In Australian practice we have traditionally identified types of relationship. These are Provenance, Succession, Containment and Associative relationships. The recordkeeping metadata standard introduced a further relationship type of Events or Actions which allowed description of things done to or on records as a further relationship type (see below). Using this type of characterisation of relationships might assist in creating more clarity about what types of relationships are appropriate to each entity. Chris Hurley has proposed a further categorisation of relationships. Developing this thinking would be beneficial in RiC-CM.
Noting that the introduction to the draft RIC stated ‘RiC-CM also does not yet offer a model of the role of the archivist and the activities he or she performs in the formulation and ongoing maintenance of description’ this points to a conceptual gap in the articulation at present. The property ‘Authenticity and Integrity’ in Records Set/Record (RIC P5 and P22) inadequately encompass the requirements to enable assertions of authenticity and integrity. I would argue that the material not well encompassed in ‘History’ documents the events and actions that are taken on a record and this is the information needed to assert authenticity and integrity over time. For digital records integrity is also the digital checksum or hash of the specific record element. I find the conceptual thinking to be unclear about this.
Within our Australian practice we have identified ‘recordkeeping events’ to document these actions. This may, or may not, be the answer, it does propose a different way of thinking about these actions. Further, such recordkeeping events are expressed as relationships – themselves an expression of something done, by someone, on something at a particular date. Some of the relationships identified in the listing are of this nature (eg was written by, was collected by). This could be extended and, depending on the nature of relationships as they evolve, might prove a mechanism to clarify notions of authenticity and actions.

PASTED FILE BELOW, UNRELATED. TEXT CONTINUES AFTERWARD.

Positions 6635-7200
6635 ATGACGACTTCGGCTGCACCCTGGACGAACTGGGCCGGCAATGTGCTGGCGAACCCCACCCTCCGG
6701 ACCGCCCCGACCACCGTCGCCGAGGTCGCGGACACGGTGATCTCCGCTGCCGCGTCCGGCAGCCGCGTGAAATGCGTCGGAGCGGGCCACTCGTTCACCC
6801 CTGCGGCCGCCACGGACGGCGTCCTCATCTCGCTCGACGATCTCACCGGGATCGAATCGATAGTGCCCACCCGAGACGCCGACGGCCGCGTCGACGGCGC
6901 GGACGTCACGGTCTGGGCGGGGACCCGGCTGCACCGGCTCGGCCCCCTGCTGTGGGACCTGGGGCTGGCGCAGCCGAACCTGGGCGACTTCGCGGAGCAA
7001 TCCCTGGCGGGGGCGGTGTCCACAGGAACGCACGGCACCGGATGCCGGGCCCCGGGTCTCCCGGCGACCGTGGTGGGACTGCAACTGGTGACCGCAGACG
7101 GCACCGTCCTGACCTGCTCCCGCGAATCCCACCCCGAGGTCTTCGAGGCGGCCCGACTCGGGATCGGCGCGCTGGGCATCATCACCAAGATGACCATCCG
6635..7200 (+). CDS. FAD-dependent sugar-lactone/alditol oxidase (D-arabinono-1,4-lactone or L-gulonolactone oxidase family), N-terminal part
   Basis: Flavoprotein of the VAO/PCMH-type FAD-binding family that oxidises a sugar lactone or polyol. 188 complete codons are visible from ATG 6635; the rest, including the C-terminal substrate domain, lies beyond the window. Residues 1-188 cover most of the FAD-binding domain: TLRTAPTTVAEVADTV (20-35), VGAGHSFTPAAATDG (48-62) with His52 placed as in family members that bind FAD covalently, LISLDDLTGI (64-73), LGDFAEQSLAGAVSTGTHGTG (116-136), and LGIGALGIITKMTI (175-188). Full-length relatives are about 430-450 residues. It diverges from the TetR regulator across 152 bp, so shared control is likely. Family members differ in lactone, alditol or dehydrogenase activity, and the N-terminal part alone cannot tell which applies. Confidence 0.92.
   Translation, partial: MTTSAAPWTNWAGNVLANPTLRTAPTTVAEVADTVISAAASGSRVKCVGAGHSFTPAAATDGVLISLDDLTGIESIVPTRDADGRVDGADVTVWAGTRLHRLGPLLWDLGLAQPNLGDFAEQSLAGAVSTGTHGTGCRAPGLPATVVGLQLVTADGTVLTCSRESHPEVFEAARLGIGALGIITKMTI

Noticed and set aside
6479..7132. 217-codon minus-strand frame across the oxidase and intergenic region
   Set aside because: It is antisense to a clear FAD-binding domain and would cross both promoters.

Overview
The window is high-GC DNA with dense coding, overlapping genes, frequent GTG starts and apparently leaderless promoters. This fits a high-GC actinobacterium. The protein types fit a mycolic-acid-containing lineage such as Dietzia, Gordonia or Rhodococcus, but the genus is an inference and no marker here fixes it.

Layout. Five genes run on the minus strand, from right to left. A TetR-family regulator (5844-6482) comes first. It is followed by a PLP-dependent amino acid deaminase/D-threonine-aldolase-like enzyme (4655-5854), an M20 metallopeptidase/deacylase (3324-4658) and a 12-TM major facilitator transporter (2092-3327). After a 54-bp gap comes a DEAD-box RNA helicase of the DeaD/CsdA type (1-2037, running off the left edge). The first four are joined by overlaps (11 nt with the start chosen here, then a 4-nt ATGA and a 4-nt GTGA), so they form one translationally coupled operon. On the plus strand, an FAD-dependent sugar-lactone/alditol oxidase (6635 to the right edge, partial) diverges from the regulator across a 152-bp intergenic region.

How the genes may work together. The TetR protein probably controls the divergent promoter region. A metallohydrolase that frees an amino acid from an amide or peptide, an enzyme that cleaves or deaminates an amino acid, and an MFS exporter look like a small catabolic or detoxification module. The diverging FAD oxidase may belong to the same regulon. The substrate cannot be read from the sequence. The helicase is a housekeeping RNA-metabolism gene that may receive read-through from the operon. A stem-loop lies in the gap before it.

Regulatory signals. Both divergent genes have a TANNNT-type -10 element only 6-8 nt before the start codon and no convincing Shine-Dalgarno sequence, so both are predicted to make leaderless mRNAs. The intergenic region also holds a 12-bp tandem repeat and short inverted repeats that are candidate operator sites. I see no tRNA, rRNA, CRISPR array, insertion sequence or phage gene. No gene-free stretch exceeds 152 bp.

Particularly when encouraging inheritance of metadata from current recordkeeping systems, attention to recordkeeping events for digital records particularly, is essential.
While not proposed as necessarily authoritative, the work done in AS 5478 Australian Metadata Reference Set for event relationships may be useful. This is attached to this comment for reference.
Granularity: One of the things we know about translating archival descriptive systems to digital records is that increased layers of granularity of description are required. Thus what may be expressed as a ‘Record’ in the paper world, may in fact be composed of many digital components. Thinking of a file, traditionally considered an item in archival descriptive systems ( a ‘Record’ in RiC-CM) because it is a complete, and ‘issuable’ thing, can disaggregate into many many specific images of individual pages, each one of which can be considered an ‘issuable’ thing. Is it the intention to manage images of an individual page as a ‘Records component’? I suspect that this will not work particularly well, and certainly considerations of sequence must be addressed (noting that this too is explicitly noted as requiring further development p39). Alternative renditions or formats (microfilm, pdf, jpeg etc) may also exist for each page. Perhaps a better expression is to allow ‘Record’ too to become recursive.
Parallel provenance or multiple simultaneous provenance: Increasingly archival practice is allowing alternative models of description to co-exist with ‘official’ interpretations. This allows alternative versions of context to be constructed, and to have equal validity with ‘official’ expressions. How will RiC-CM enable these alternative expressions?
User contributions: Linked to the need to enable multiple provenance expressions but not the same, is the increasing prevalence of user contribution to archival descriptive systems. This might be through alternative expressions in the metadata of an archival descriptive system, or alternatively, the contribution of other items to an archival system. These need to be managed and attributed appropriately to the contributor. At present such notions do not appear to be enabled in RiC-CM and they are already a requirement of practice.
Digital records: presumably as a requirement to encompass the existing ICA descriptive standards, the examples and properties fields seem to reflect a paper based paradigm. Better examples and further thinking on characteristics of digital records would enhance the RiC-CM model.
I welcome the advent of RiC-CM and encourage the EGAD Group to continue development of this exciting initiative.
Director, Recordkeeping Innovation Pty Ltd